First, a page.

2007_4_health_crab.jpgThe American Cancer Society reported yesterday that city minorities are more likely to die from certain types of cancers than other New Yorkers. In addition to the fact that certain malignancies occur more frequently in some ethnicities, the report, issued after a three day conference in New Orleans, shares that minorities are also less likely to get preventative treatment. And the treatment they do receive once diagnosed tends to be less aggressive. This is due to a combination of factors, including language barriers, cultural apprehensions about seeking medical care, and a fear among immigrants that their citizenship status may be called into question if they go the hospital.

"Research continues to show that ethnic minorities, as well as other medically underserved groups, have higher rates of cancer, are less likely to be diagnosed early or receive optimal treatment, and have lower survival rates," said Durado Brooks, MD, MPH, director of prostate and colorectal cancer for the American Cancer Society. "Unfortunately, for a variety of reasons - including access to quality health care - these population groups have not benefited equally from advances in cancer prevention, early detection and treatment."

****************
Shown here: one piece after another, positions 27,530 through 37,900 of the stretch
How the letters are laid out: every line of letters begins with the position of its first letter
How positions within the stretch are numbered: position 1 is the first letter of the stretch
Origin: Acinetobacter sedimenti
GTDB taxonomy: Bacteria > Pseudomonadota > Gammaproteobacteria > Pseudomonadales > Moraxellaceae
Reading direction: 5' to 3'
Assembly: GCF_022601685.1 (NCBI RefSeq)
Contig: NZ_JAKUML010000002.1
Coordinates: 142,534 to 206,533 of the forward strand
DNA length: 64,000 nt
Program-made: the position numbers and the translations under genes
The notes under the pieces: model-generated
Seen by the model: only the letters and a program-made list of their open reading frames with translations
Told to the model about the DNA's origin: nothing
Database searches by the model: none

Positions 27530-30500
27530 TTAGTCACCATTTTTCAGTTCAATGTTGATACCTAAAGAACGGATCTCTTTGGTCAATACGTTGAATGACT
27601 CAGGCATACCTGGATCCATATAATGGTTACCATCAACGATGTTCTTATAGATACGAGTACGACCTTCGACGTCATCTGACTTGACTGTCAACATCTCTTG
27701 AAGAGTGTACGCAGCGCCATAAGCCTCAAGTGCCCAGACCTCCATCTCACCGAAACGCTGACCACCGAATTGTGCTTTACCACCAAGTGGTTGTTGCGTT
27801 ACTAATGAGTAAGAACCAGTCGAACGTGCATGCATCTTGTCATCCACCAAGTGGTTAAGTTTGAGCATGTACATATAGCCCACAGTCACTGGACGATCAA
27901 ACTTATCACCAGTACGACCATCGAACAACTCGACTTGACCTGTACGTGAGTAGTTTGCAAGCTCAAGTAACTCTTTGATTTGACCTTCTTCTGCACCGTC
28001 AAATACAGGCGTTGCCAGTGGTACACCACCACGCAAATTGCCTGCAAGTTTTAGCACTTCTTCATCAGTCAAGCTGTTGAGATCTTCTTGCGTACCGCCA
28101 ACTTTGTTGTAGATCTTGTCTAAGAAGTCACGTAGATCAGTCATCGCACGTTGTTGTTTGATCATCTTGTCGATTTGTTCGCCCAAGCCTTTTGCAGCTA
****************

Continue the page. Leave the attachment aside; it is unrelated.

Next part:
As a result, blacks are more likely to develop and die from cancer than any other racial or ethnic group and cancer has been the number one killer of Asian-American women since 1980. Specifically, Asian men are more likely to die from lung and stomach cancer, black men from prostate cancer, and Hispanic women from cervical cancer. To combat this, the American Cancer Society named this past week National Minority Cancer Awareness Week to raise awareness of the problem. In our area. Senator Bill Perkins (D-Manhattan) proposed a bill this week that would require health insurance companies to cover colon cancer screenings. He also cites cultural roadblocks that prevent patients from seeing doctors, saying, "Too many men are scared to have their butts checked." While the percentage of uninsured blacks and Hispanics in New York is lower than the national average, it is still higher than in their white counterparts.

The National Cancer Information Center has a hotline (1.800.ACS.2345) that provides cancer prevention, detection, and treatment information in multiple languages. Similar multilingual information is available at www.acs.org.